Kerry Defends Peace Process at AIPAC: 'This Isn't About Me; This Is About the Dreams of Israelis'
WASHINGTON -- Secretary of State John Kerry tried to assure the country's largest pro-Israel lobby that the Iran nuclear deal was the last, best hope of stopping Tehran while proclaiming Palestinian Authority President Mahmoud Abbas a willing partner for peace.
Kerry showed up 45 minutes late for his Monday evening address to the American Israel Public Affairs Committee conference in Washington as both Sen. Chuck Schumer (D-N.Y.) and an AIPAC board member tried to assure the crowd that Kerry was a longtime friend of Israel.
And one of Kerry's first messages to the massive crowd -- more than 14,000 registered for the conference -- was that Israel had no better friend than President Obama.
While extolling how Obama is "unrivaled" on Israel policy, the secretary of State challenged anyone to say otherwise: "You can look it up, you can measure it, it's not exaggeration, it's a matter of fact."
"I know there are many questions" about the Iran nuclear deal, Kerry acknowledged. "There's been a healthy debate about the approach."
Then he laid out administration policy in 10 words: "We will not permit Iran to obtain a nuclear weapon, period." He then corrected himself -- it was 11 words, "just for punctuation."
Kerry received a standing ovation for that line and for a condemnation of the boycott movement directed at Israel, yet received slight or polite applause at other points in the speech.
"But I want you to understand, there are no if, ands or buts. This is not a political policy. This is a real foreign policy, and we mean every word of what we say. You have the word of the president of the United States that Iran will not get a nuclear weapon," said Kerry. "…And we also know something else: This is not some favor that we do for Israel. This is something that is also in the interests of the United States of America."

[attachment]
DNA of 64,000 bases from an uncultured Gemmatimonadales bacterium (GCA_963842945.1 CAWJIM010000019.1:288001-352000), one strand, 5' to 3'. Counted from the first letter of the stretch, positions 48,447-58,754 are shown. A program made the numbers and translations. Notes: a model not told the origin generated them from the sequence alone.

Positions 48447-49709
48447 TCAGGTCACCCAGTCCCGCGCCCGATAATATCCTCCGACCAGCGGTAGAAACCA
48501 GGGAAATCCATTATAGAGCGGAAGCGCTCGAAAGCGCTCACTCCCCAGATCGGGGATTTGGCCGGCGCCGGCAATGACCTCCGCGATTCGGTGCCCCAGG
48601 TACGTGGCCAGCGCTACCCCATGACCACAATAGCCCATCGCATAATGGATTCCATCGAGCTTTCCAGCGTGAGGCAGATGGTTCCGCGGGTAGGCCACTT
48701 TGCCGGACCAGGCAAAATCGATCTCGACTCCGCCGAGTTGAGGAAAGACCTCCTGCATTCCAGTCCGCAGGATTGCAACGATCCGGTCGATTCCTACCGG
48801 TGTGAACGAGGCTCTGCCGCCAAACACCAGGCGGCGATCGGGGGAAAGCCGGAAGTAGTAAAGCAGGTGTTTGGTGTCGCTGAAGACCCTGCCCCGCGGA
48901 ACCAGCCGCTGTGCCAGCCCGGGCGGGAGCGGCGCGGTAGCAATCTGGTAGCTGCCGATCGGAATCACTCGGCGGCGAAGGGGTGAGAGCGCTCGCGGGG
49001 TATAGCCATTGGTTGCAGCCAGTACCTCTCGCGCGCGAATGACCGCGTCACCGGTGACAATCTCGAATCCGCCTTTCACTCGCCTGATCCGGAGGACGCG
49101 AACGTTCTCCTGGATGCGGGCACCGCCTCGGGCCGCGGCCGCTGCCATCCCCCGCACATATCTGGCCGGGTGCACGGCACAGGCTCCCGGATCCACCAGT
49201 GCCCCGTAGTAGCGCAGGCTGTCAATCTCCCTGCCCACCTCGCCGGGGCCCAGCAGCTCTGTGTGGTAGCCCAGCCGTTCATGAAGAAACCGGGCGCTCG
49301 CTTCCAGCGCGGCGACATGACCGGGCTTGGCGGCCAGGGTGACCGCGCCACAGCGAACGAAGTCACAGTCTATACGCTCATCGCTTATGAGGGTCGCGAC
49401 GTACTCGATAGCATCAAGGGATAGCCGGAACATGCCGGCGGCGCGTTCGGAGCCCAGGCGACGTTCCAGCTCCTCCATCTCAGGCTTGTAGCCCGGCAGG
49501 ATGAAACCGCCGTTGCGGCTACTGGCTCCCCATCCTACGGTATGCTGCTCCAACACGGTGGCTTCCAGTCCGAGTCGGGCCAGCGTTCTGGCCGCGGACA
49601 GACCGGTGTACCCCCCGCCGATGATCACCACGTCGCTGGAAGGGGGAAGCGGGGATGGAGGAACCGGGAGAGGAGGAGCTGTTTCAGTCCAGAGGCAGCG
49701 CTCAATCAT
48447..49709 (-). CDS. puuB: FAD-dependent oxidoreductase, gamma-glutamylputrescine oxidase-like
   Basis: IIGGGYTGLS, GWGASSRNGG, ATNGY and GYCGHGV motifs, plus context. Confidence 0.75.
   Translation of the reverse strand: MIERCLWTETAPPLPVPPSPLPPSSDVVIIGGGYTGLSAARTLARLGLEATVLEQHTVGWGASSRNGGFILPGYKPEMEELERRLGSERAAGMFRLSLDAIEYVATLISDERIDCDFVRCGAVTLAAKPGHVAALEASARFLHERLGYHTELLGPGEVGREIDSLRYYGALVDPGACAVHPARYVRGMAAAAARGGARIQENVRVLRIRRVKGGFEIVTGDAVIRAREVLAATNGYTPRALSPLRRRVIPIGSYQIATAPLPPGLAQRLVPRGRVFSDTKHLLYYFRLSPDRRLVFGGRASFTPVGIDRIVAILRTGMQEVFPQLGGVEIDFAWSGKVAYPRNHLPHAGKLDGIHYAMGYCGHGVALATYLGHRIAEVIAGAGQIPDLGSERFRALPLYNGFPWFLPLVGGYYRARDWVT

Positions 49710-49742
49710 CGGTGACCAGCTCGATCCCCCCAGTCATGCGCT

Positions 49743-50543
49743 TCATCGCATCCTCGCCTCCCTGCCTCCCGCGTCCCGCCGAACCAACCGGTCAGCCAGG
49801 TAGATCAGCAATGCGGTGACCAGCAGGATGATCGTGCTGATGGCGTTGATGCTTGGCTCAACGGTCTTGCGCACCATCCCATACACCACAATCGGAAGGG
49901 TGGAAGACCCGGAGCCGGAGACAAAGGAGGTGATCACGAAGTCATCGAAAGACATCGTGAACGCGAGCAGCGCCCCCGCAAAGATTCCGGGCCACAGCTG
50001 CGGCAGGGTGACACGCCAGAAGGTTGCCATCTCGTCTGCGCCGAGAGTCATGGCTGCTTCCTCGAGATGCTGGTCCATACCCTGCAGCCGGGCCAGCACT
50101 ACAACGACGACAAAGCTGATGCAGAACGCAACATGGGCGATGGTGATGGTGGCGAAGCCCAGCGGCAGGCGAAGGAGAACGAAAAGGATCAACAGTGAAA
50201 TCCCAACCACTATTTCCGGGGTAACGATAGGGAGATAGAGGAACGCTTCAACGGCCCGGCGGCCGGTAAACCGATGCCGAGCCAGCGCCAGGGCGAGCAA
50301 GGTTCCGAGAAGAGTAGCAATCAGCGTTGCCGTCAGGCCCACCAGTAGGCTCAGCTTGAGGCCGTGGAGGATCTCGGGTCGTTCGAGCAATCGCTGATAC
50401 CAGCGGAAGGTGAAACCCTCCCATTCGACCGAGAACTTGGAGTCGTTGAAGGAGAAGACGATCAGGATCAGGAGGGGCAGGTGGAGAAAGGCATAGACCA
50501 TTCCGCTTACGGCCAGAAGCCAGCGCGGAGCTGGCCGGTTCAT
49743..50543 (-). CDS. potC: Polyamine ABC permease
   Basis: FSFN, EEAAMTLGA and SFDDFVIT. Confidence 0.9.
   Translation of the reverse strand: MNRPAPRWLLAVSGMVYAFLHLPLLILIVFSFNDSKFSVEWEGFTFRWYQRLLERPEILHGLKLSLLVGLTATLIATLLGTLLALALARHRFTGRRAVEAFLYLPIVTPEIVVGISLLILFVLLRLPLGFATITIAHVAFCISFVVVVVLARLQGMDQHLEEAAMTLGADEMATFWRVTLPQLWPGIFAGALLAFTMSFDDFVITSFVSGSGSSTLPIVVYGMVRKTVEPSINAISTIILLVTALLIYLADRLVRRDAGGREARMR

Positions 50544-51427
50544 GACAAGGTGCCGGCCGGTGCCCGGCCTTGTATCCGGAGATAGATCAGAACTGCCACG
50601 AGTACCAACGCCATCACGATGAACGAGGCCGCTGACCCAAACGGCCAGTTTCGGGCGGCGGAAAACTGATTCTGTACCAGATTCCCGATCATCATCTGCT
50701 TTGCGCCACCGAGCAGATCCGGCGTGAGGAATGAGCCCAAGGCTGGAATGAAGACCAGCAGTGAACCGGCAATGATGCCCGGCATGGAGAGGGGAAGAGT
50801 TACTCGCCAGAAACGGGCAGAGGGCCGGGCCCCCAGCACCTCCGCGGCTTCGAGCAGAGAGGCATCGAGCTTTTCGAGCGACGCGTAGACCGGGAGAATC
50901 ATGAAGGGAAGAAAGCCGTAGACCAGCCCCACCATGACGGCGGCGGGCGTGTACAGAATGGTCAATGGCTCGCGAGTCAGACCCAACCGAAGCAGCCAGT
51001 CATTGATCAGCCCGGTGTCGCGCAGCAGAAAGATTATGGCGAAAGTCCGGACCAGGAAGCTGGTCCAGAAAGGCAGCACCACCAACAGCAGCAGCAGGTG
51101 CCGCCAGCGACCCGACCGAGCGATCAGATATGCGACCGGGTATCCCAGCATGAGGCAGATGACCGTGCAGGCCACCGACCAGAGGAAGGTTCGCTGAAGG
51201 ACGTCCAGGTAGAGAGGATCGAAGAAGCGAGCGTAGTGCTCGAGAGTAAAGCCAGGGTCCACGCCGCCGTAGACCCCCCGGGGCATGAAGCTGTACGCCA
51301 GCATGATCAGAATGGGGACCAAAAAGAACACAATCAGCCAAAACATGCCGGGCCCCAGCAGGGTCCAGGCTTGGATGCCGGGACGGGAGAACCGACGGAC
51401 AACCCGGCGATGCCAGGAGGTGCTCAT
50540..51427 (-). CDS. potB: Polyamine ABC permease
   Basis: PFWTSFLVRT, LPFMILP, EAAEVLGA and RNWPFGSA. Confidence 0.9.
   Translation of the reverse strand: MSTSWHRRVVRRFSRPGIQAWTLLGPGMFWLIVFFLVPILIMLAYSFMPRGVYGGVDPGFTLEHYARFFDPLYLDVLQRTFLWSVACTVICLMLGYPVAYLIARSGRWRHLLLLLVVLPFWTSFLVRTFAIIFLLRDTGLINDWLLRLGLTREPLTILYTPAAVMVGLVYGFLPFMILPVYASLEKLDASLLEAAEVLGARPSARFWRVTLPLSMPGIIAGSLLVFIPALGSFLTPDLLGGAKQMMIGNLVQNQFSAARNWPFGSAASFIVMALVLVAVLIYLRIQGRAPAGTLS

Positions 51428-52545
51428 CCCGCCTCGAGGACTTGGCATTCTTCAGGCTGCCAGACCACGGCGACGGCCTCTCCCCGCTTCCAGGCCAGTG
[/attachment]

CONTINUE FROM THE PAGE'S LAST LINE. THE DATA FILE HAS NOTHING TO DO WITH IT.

"Now to do that, to achieve this all-important goal, important for America's security and for Israel's security, it is crucial that we seize what might be the last best chance to be able to have diplomacy work, and maybe the last chance for quite some time. Because the reality is only strong diplomacy can fully and permanently achieve the goal. Those who say 'strike' and 'hit' need to go look at exactly what happens after you've done that… only strong diplomacy can guarantee that a nuclear weapons program actually goes away."
Still, he acknowledged, there's no guarantee that Iran will play ball.
"I'm not coming here to stand up in front of you and tell you that I know that Iran is going to reach an agreement. I don't know. I don't know what they'll do. I don't know if they are able to make some of the tough decisions they're going to have to make in the months ahead, but I know that if the United States is going to be able to look the world in the eye and say we have to do something, we have to have exhausted the possibilities available to us for that diplomatic, peaceful resolution," Kerry said. "Let me make it clear: Our approach is not Ronald Reagan's and the Soviets. We're not looking at this and saying trust, 'Trust, but verify.' Our approach, in a much more complex and dangerous world, is, 'Verify, and verify.' And that's what we intend to do."
Despite relaxed sanctions that coaxed Iran into a six-month interim agreement, he told the crowed "we have not changed one piece of the sanctions architecture, and yet we are able to negotiate."
"Our eyes, my friends, are wide open. This is not a process that is open-ended. This is not a process that is about trusting Tehran. This is about testing Tehran. And you can be sure that, if Iran fails this test, America will not fail Israel," he said. "Now, we have taken no options off of the table, but so far, there is no question but that tough sanctions and strong diplomacy are already making Israel and America safer."
The Iran deal has been a key point of criticism around this year's conference, and Kerry appeared to acknowledge that by quipping, "Like I tell my staff, there aren't any exit polls in foreign policy."
"If it turns out that Iran cannot address the world's concerns," then the administration will support sanctions bills in Congress. "…Iran is not open for business until Iran is closed for nuclear bombs."